Primary Care

Leading the Fight Against Flu | Opinion Article

Research shows that the flu can spread rapidly throughout healthcare settings if proper precautions aren’t taken. Healthcare workers can serve as role models for vaccination by setting an example and getting vaccinated themselves.

Is Bariatric Surgery in Diabetics Cost-Effective? | Opinion Article

Research shows that bariatric surgery may provide benefits to people with diabetes, including sustained weight loss, reductions in A1C, and allows patients to reduce or stop medications. But are these expensive procedures cost-effective?

Increasing Awareness of Atrial Fibrillation | Feature

A new educational program urges clinicians to communicate with their patients about their awareness of atrial fibrillation, a condition linked to increased risk of stroke.

Strategies to Treat Nausea & Vomiting During Pregnancy | Feature

Half of all pregnant women have nausea and vomiting in early pregnancy, but a recently published review can help healthcare providers manage this complication by offering pharmacologic and non-pharmacologic therapy options.

Smoking Cessation in HIV/AIDS: A Call to Action | Opinion Article

Smoking prevalence among the 1.1 million Americans living with HIV/AIDS is two to three times higher than the 19.8% smoking rate that has been reported among the general population.

Improving Health in Patients With Heart Failure | Feature

A scientific statement from the American Heart Association defines self-care behaviors for managing heart failure. It identifies patient, physician, and healthcare system barriers and offers interventions to promote self-care.

Empowering Patients to Reduce Their CVD Risk | Feature

A new scientific statement identifies multiple evidence-based strategies that healthcare providers can use to help patients embrace diet and physical activity changes that lower their risk for cardiovascular diseases.

Antipsychotic Use in Children | Opinion Article

The use of antipsychotic medications in children and adolescents has been debated largely because these agents are increasingly being used for non-psychotic disorders and off-label indications.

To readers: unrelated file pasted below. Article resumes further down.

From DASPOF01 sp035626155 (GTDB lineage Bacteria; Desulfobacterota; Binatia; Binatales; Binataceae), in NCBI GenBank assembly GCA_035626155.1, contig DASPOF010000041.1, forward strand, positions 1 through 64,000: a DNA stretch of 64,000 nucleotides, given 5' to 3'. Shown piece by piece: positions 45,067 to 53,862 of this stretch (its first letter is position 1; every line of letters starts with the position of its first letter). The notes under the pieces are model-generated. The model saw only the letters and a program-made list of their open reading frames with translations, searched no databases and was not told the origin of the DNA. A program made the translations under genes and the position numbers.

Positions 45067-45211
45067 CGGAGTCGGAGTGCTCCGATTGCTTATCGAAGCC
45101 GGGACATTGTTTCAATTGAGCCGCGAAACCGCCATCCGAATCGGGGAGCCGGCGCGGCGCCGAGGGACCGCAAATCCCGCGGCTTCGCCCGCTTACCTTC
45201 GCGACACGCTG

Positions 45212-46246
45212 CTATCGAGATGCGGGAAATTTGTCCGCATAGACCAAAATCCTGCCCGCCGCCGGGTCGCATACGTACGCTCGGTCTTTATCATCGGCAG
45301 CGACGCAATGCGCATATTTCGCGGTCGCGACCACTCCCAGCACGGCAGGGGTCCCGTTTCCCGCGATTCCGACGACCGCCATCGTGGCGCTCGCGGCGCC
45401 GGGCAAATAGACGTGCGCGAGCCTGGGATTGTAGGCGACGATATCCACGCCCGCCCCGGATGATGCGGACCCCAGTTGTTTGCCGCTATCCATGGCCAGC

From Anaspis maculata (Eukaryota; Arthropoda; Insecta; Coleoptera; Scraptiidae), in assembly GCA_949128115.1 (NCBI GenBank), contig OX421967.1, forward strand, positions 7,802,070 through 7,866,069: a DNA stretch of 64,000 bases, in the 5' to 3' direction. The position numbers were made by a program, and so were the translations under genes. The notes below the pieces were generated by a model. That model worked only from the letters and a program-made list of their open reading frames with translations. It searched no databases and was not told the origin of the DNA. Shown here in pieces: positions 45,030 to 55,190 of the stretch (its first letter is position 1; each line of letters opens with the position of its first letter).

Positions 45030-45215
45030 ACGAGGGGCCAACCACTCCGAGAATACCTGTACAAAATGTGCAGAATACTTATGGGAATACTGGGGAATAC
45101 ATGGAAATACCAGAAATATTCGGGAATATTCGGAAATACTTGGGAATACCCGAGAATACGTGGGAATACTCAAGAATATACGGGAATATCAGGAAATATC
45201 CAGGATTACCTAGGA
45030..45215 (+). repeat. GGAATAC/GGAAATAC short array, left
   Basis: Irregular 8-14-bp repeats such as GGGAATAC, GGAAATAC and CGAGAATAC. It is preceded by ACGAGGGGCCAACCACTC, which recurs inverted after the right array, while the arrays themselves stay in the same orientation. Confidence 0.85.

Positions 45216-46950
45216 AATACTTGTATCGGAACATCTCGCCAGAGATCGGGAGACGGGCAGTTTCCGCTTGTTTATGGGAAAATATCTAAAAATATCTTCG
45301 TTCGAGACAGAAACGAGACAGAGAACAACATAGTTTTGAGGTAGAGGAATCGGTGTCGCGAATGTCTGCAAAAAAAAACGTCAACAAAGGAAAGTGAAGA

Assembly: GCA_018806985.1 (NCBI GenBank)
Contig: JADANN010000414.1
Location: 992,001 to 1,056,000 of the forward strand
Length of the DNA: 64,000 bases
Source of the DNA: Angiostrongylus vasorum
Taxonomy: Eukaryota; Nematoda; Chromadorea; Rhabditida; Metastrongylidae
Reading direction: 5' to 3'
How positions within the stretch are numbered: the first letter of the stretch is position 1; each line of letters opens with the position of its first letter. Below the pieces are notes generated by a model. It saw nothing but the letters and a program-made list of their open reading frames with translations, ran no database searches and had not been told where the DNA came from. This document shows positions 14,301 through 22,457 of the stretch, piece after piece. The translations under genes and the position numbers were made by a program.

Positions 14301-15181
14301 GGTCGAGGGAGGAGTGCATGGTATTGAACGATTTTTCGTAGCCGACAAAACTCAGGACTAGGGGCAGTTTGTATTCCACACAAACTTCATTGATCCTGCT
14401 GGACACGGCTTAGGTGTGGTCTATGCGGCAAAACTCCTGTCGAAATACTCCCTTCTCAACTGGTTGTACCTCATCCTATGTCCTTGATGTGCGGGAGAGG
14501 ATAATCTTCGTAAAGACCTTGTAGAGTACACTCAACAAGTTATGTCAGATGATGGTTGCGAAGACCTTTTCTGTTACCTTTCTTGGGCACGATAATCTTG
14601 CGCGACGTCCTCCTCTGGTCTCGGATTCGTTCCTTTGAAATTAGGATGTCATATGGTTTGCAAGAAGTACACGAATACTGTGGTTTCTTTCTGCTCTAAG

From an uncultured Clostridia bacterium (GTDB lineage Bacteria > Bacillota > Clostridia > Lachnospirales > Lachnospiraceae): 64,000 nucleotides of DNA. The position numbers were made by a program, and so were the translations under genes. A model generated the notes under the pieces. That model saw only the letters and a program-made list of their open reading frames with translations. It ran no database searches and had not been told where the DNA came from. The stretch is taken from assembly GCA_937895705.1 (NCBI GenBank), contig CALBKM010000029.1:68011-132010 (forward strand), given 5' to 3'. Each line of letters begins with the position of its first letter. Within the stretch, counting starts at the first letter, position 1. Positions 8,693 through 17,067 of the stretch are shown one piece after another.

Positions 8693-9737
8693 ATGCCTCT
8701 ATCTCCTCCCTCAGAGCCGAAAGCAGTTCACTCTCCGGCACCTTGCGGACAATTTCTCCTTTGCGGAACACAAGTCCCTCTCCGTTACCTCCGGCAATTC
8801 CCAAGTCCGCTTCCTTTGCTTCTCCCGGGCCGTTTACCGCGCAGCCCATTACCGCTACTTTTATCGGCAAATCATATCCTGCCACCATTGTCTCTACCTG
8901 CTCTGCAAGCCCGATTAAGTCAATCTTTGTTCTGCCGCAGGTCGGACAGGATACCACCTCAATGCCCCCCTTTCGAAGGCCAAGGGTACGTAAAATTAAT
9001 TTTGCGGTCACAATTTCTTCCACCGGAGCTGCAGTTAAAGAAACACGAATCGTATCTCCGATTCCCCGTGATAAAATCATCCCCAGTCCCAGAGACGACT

Making the Case for Statins | Feature

National guidelines recommend patients with ischemic stroke or transient ischemic attack be put on lipid-lowering therapies such as statins during hospitalization and continue this treatment, even after they are discharged.

Howard Schubiner, MD
Howard Schubiner, MD

Reducing the Pain of Fibromyalgia | Feature

The chronic pain syndrome of fibromyalgia afflicts nearly 2% of women and a smaller proportion of men, and is both enigmatic and controversial. Many patients with fibromyalgia

Effective Resources for PAD | Opinion Article

About 10% of people with diabetes older than 40 have peripheral artery disease (PAD), but many will not get treated for it. Failure to detect PAD early can have significant consequences such as lower limb amputations and increased risk of heart attack or stroke.

Helpful Guidelines for Heart Health in Diabetes | Feature

A new position statement released by the American College of Cardiology Foundation, the American Diabetes Association, and the American Heart Association recommends that fewer patients with diabetes at risk for cardiovascular disease take low-dose aspirin than was previously recommended.

Eat Your Sweet Potatoes This Thanksgiving and Live Longer! | Medical Blog

A large study just released by the CDC found that consumption of high levels of alpha carotene appears to reduce the risk of dying of all causes

Setting the Stage for Good Nutrition in Diabetes | Feature

Patients with pre-diabetes or diabetes should receive individualized medical nutrition

Battling Obesity: Improving Interactions with Patients | Opinion Article

While new diagnostic and treatment options to battle obesity continue to be investigated, recognition is rarely given to the social consequences of obesity. Negative stereotypes and patient-provider interactions can lead to poor emotional and physical health among those who are obese.

Effective Approaches to Managing Newly Diagnosed Diabetes Patients | Feature

Patients who learn that they have type 2 diabetes may find the news difficult to take. However, encouraging patients to learn about their disease and giving them the tools they need to manage it are important steps toward enabling them to feel better and live longer, healthier lives.

Overcoming the Hurdles of Insulin Initiation | Feature

Insulin is generally viewed as an effective treatment for type 2 diabetes, but both physicians and patients often consider the drug as a last resort. Identifying barriers and solutions to insulin initiation may help enhance outcomes.

Early Observations From Look AHEAD | Opinion Article

Early results from the Look AHEAD study have demonstrated that intensive lifestyle interventions more than doubled the percentage of participants achieving optimal care goals, including reducing cardiovascular disease risk.

Myths in Diabetes Care: A Clinician’s Perspective | Opinion Article

Myths in diabetes are common among patients suffering from the disease, but myths can also affect the clinicians managing these individuals. A few common myths among clinicians are debunked.

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